Book Club Tuesday: The New Way to Cake

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Recently, I was chatting over the phone to a friend about cakes. Not a baker or even one to indulge in baked treats, she had purchased an Instagram-worthy layer cake from a local bakery to celebrate a milestone. The cake, with its bright frosting piped to perfection, topped with beautiful macarons, left something to be desired in the flavour department. The cake was entirely for the ‘gram. She described the first few bites — the cake was flavourless save for the excruciating sweetness of the frosting. Thinking about what she said, cake should be worth the trouble to eat. It should be beautiful in all things — appearance, texture, and flavour. And, with many cake recipes, vanilla becomes the mono-flavour. But as I’ve come to understand with Benjamina Ebuehi‘s The New Way to Cake, flavour is necessary and not that difficult to accomplish in a cake recipe.

Published late in 2019, The New Way to Cake arrived in my kitchen during the pandemic. In talking to another mate, I received a ringer of a recommendation for a cake cookbook. This friend — not a baker — raved about Ebuehi’s book and since I found I was using my time at home during the lockdown to bake, I didn’t think it could hurt if I invested in this cookbook. And, over the past year I’ve come to realize that this cookbook is exactly as it’s advertised on the cover: “Simple recipes with exceptional flavor.” Ebuehi, a quarter finalist in the 2016 cycle of The Great British Bake Off, grew as a baker during her run on the show and with her book, The New Way to Cake, she developed recipes by looking at combinations of flavours, ingredients, and textures. As I bake from The New Way to Cake, I see that the recipes are simple to bake but are in no way simplistic. Most of what I’ve baked has been as an afternoon treat for when my daughter arrives home from school. While being exceptionally flavourful, these bakes feel steadfast and comforting. Each bite is scrumptious, and one is never left feeling like something is missing.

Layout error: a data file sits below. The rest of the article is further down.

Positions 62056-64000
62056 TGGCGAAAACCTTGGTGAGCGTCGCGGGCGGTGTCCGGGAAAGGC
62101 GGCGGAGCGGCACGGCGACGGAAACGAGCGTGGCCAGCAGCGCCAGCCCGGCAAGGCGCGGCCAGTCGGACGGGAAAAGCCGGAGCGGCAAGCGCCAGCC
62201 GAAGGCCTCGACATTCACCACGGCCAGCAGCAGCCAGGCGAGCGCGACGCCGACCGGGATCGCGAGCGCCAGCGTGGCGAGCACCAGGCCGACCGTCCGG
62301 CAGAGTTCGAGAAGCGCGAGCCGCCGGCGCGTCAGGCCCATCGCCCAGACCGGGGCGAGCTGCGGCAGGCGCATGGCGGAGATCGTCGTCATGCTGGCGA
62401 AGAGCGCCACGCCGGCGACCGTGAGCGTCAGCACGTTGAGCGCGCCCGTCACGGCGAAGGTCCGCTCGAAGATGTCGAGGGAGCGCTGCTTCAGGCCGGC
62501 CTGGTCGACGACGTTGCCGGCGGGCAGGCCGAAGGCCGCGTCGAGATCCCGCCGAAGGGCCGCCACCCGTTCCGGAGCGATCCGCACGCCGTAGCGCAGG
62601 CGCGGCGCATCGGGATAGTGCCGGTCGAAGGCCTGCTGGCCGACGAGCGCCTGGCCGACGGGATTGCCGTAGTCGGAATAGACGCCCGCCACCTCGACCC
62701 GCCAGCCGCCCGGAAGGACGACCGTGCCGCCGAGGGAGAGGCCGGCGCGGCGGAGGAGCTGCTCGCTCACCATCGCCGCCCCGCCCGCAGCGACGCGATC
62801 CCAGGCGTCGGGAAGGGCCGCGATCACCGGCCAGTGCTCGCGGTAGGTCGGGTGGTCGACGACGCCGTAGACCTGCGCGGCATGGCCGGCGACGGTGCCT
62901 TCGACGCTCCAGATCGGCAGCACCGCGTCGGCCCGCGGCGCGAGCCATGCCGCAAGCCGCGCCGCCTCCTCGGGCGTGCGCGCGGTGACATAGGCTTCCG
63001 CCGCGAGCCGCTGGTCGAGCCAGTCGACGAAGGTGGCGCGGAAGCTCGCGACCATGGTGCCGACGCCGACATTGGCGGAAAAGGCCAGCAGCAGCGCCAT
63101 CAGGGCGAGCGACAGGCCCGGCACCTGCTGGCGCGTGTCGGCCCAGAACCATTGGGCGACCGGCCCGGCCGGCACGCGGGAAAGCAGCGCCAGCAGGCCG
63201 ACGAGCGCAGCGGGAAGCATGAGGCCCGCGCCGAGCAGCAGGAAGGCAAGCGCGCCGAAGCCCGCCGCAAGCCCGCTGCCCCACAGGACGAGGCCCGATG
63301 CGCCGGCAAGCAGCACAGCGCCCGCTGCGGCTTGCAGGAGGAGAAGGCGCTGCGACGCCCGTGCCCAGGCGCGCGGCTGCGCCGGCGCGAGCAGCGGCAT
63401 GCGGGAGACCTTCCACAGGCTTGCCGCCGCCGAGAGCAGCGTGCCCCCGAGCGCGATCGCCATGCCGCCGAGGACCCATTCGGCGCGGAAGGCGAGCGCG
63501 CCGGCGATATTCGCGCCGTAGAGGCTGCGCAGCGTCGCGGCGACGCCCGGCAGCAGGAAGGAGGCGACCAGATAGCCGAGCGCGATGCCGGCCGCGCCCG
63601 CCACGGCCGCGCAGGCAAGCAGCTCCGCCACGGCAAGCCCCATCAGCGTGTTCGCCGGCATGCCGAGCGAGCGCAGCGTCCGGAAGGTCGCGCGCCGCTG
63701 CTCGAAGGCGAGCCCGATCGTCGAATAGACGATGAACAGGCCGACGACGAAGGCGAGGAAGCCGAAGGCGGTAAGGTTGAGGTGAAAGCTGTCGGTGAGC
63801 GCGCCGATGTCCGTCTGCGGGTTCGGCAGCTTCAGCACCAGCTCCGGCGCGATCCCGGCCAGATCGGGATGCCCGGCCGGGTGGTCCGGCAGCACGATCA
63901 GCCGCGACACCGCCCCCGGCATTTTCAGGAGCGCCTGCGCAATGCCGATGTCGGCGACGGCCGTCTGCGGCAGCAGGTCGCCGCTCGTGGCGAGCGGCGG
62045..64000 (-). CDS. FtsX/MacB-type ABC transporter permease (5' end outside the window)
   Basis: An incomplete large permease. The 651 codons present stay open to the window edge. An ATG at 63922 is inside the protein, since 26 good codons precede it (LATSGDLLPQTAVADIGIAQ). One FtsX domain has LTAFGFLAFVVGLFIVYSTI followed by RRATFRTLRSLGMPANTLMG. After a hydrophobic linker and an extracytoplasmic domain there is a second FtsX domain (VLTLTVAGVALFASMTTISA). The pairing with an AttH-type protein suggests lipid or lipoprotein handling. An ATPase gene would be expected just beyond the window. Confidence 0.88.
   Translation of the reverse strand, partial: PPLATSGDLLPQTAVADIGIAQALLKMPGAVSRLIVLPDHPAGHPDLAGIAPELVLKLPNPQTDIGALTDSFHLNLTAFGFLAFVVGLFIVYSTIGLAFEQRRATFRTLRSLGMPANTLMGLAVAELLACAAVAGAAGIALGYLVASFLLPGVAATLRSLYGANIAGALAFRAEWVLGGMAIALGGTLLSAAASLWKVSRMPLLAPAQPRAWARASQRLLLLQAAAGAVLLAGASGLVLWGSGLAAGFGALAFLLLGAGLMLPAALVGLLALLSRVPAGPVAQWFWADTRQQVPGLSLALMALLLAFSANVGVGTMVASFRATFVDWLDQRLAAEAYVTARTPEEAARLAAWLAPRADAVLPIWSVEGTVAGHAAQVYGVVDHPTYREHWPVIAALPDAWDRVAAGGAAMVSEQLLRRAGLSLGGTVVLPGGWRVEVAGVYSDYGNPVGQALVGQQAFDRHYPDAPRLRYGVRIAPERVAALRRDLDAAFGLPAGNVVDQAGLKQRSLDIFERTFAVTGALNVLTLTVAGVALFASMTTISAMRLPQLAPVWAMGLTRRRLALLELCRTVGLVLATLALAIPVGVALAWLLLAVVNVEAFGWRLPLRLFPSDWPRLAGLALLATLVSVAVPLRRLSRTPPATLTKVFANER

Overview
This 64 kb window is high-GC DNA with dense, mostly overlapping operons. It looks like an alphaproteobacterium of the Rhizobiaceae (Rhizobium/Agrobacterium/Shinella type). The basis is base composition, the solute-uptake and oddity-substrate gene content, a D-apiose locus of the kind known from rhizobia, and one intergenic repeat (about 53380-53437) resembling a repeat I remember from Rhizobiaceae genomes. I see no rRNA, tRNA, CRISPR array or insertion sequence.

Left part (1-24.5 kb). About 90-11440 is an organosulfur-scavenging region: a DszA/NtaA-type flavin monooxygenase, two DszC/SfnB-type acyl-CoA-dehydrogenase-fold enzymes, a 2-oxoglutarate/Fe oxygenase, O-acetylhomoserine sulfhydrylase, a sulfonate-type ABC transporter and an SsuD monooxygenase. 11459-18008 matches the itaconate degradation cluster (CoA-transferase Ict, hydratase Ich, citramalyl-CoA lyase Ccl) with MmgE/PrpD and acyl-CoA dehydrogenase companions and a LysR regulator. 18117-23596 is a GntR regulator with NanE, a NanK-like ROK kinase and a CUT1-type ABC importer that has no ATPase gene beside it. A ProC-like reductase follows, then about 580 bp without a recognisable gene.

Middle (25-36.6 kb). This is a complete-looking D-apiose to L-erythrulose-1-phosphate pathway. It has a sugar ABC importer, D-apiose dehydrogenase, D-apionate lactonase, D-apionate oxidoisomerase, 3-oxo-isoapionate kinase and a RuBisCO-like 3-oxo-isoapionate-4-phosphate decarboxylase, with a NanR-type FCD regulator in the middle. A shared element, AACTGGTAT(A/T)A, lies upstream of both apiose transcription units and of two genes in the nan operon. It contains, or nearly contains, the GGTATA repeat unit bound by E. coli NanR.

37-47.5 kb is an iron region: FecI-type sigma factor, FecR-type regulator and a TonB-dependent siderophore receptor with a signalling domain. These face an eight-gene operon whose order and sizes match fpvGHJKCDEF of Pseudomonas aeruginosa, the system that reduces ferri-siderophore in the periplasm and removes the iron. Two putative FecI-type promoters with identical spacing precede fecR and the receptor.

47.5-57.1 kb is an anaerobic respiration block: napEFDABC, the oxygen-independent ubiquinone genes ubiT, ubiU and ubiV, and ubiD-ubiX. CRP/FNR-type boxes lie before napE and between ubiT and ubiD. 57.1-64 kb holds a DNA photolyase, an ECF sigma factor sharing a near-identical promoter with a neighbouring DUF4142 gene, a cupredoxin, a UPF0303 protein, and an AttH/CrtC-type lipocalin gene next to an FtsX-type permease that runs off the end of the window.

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Nutmeg Custard Cake Doughnuts, p. 50

Getting back to my friend with the tasteless cake, I am reminded of her favourite saying — “Is the juice worth the squeeze?” And, in many cases, cakes aren’t worth “the squeeze” (the effort to make). Beautiful, but tasteless, the effort of baking a cake is overshadowed by lackluster results. What I’ve come to realize with the almost half-dozen cakes I’ve baked from Ebuehi’s book, her cake recipes are totally worth the squeeze. No need for a kitchen full of baking equipment, I found that each recipe could be mixed up in a single bowl using an electric hand mixer. Along with the recipes, the minimally styled photographs throughout the book show each cake in their own state of natural beauty.

The 60 cake recipes are organized into 6 chapters: Nuts & Caramel, Spices, Chocolate, Citrus, Floral, and Fruit. And, when I first read through the book, I couldn’t decide what to bake first because it all sounded so delicious! There are also cakes for every mood and occasion: after school, breakfast, birthdays — even a wedding cake — Ebuehi has created beautiful cake recipes for all the moments from quiet occasions to the notable ones.

 The Nutmeg Custard Cake Doughnuts was the first recipe I tried. Saturday mornings are my favourite time to bake up something delicious and it was a late-winter Saturday morning in March that I pulled out my doughnut pan. What is better than enjoying a weekend morning with a coffee and a doughnut? Custard powder and nutmeg in the batter, followed by a gorgeous glaze made with custard powder, these doughnuts — unsurprisingly — were extremely delicious! The cake doughnuts had a soft crumb and I appreciated that these were baked, rather than fried. For my daughter I added some colourful sprinkles too. They were so good that I boxed up some and dropped them off on my neighbour’s doorstep — a great bake should be shared!

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Cinnamon Loaf w/ Espresso Butter, p. 57